February 1, 2004

This paper explores the choices and trade-offs that the United States typically faces when it considers the problem of quelling violence in failing states and chronically unstable regions. After first considering the hazards posed by these regions, the paper explicates the tools and techniques required by various courses of action.  It also discusses some of the issues that policymakers have to weigh in considering these alternatives.  Suggestions are then offered on possible paths for future cooperation between the United States and the People’s Republic of China on this important topic.

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The Scope for Sino-American Cooperation

The U.S.-China relationship has long been fraught with tension, and it is no surprise that each would approach the problems of weak states and unstable regions from different vantage points. As a Cold War adversary, China habitually inveighed against American military presence in overseas regions. The United States, for its part, regarded its forward presence in East Asia as a vital reassurance to allies in offsetting China’s geographical proximity, revolutionary fervor, demographic mass, and emerging military power. Those tensions have ebbed, but geo-strategic realities still put the two countries in very different places. The United States operates as an offshore balancer and stabilizer in strategically vital areas. China’s energies still concentrate on national economic development and modernization, consigning its status as a weak state to history, and it still exhibits great sensitivity on perceived encroachments to state sovereignty.

And yet, this divergence is not complete. Both sides share global responsibilities as permanent members of the UN Security Council. China has played constructive diplomatic roles in regional affairs, currently on the North Korean standoff and on the Cambodian settlement a decade earlier. Chinese military personnel and civilian police have served in a number of UN peacekeeping operations, most notably in Cambodia, but also as military observers working alongside of U.S. observers on the Iraq-Kuwait border mission after the 1991 Gulf War. Both also possess large military establishments that, although different in most respects, enjoy enormous latent capacity for humanitarian assistance and civic action missions.

Finally, like the United States, China displays increasing sensitivity to a variety of transnational dangers, especially to organized crime, refugee and migration flows. Given all this, what can China and the United States do to forge closer working relations in this sphere of activity? Initiatives to promote better information-sharing and “strategic dialogue” regarding emerging threats and crises have self-evident value, but they also tend to be highly scripted affairs, quickly relegated to the second tier when real crises come along. A better course might be to investigate opportunities for more structured interaction among expert communities within such fields as humanitarian relief, disaster management, homeland security, and transitional assistance, subject to appropriate policy oversight. Such cooperation in theory could take several forms:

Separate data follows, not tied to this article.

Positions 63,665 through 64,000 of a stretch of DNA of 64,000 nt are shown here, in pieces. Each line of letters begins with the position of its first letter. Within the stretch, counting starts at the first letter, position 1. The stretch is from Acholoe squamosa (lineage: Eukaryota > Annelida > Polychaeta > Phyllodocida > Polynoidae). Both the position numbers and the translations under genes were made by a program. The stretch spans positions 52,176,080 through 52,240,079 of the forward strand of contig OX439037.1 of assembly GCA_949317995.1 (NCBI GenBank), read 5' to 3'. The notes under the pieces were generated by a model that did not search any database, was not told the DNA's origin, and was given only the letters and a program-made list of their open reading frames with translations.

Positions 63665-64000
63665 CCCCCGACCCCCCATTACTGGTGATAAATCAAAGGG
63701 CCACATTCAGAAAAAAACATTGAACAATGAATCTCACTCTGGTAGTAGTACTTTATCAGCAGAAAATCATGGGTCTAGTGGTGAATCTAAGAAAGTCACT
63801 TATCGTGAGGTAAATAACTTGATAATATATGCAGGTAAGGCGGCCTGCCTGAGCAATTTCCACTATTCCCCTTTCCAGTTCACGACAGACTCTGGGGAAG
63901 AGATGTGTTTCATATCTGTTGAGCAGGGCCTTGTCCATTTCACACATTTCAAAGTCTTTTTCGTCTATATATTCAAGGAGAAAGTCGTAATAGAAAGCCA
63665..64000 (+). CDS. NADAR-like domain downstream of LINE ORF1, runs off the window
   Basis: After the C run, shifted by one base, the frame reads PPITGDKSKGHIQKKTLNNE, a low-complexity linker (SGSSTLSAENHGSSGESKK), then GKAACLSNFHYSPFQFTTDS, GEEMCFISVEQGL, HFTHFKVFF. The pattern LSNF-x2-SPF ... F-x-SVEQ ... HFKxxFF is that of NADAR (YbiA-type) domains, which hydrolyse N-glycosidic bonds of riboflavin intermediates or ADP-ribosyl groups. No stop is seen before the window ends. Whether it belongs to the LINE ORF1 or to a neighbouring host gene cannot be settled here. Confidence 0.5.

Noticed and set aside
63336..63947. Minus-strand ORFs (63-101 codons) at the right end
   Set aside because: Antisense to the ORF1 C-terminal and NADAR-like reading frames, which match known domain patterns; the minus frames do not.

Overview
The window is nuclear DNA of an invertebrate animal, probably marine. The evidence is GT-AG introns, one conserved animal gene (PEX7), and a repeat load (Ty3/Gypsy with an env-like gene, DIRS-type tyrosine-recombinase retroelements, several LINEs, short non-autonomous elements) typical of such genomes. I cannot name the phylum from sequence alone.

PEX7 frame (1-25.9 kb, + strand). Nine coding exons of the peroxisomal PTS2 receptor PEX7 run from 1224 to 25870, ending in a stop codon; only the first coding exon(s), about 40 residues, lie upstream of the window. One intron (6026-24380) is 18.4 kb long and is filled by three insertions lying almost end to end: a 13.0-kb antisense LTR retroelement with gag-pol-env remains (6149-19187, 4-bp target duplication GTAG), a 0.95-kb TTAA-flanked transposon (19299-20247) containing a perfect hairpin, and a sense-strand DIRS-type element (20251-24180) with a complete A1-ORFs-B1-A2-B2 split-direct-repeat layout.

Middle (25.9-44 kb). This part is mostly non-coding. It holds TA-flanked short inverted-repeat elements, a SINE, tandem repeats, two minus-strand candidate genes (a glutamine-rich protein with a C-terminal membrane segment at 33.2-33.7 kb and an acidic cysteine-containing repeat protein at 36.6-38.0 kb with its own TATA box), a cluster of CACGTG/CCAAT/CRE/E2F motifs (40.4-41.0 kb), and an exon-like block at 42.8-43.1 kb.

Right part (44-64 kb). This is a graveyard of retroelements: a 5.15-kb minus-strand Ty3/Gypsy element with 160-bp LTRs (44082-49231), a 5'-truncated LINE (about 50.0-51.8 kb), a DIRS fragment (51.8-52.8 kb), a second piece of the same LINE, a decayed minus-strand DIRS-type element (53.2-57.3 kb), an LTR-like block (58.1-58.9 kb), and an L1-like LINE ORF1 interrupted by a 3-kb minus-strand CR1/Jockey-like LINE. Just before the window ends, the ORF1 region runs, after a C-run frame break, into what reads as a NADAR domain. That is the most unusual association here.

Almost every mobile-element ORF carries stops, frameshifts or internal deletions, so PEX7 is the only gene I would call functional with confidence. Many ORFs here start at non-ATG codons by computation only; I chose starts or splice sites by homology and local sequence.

• Contingency familiarization — Multidisciplinary teams from each country could meet in a seminar setting over several days to work through the “diagnostic” and “what if” questions, described above, in relation to a hypothetical crisis. Issues of required capabilities and international burden-sharing could be treated in a generic way to promote frank exchange.
  • Game simulations with international first-responders — For crisis situations in which national providers of remedial services are likely to be acting in support of a designated international lead agency, there is great benefit in fostering more extensive dialogue among states on internationally observed standards within specific areas (e.g., UNHCR’s standards for refugee camps; WFP standards for emergency feeding; World Health Organization standards for vector control activity, etc.). Discussions would parse the requirements, their adequacy and practicality, as well as the application of “best practices” experience gleaned from prior operations. Such a dialogue could be achieved in a game simulation setting that challenges the international team to articulate their requirements and expectations for assistance.
  • Enhancing complementary capacities — From civil works to rural public health and transition assistance more broadly, both countries have demonstrated a range of capacities – mainly, though not wholly, on the civilian side – that could be applied in complementary ways in field settings. Building upon a “here’s our national capital’s perspective” type of exchange, which is always a necessary first step, specialists from both sides could investigate alternative field concepts. Afghanistan may be a promising place to start, for this is where multinational PRTs have been developed as providers of “retail stability” in remote or unstable areas of the country.
  • Strengthening multilateral fact-finding — As and when opportunities arise, China and the United States could consider the possibility of cooperation in promoting more energetic use of the UN Security Council’s or Secretariat’s fact-finding capacities in the interests of fostering better early-warning and early-action in the context of deteriorating situations.

Quite clearly, the modes of cooperation sketched out above are modest ones, which seems appropriate given the larger context and history of Sino-American relations. On the other hand, these suggestions could be viewed as a down-payment on future bilateral cooperation within an arena of growing complexity where, increasingly, the two countries, as major powers, will find themselves being drawn together rather than pulled apart.

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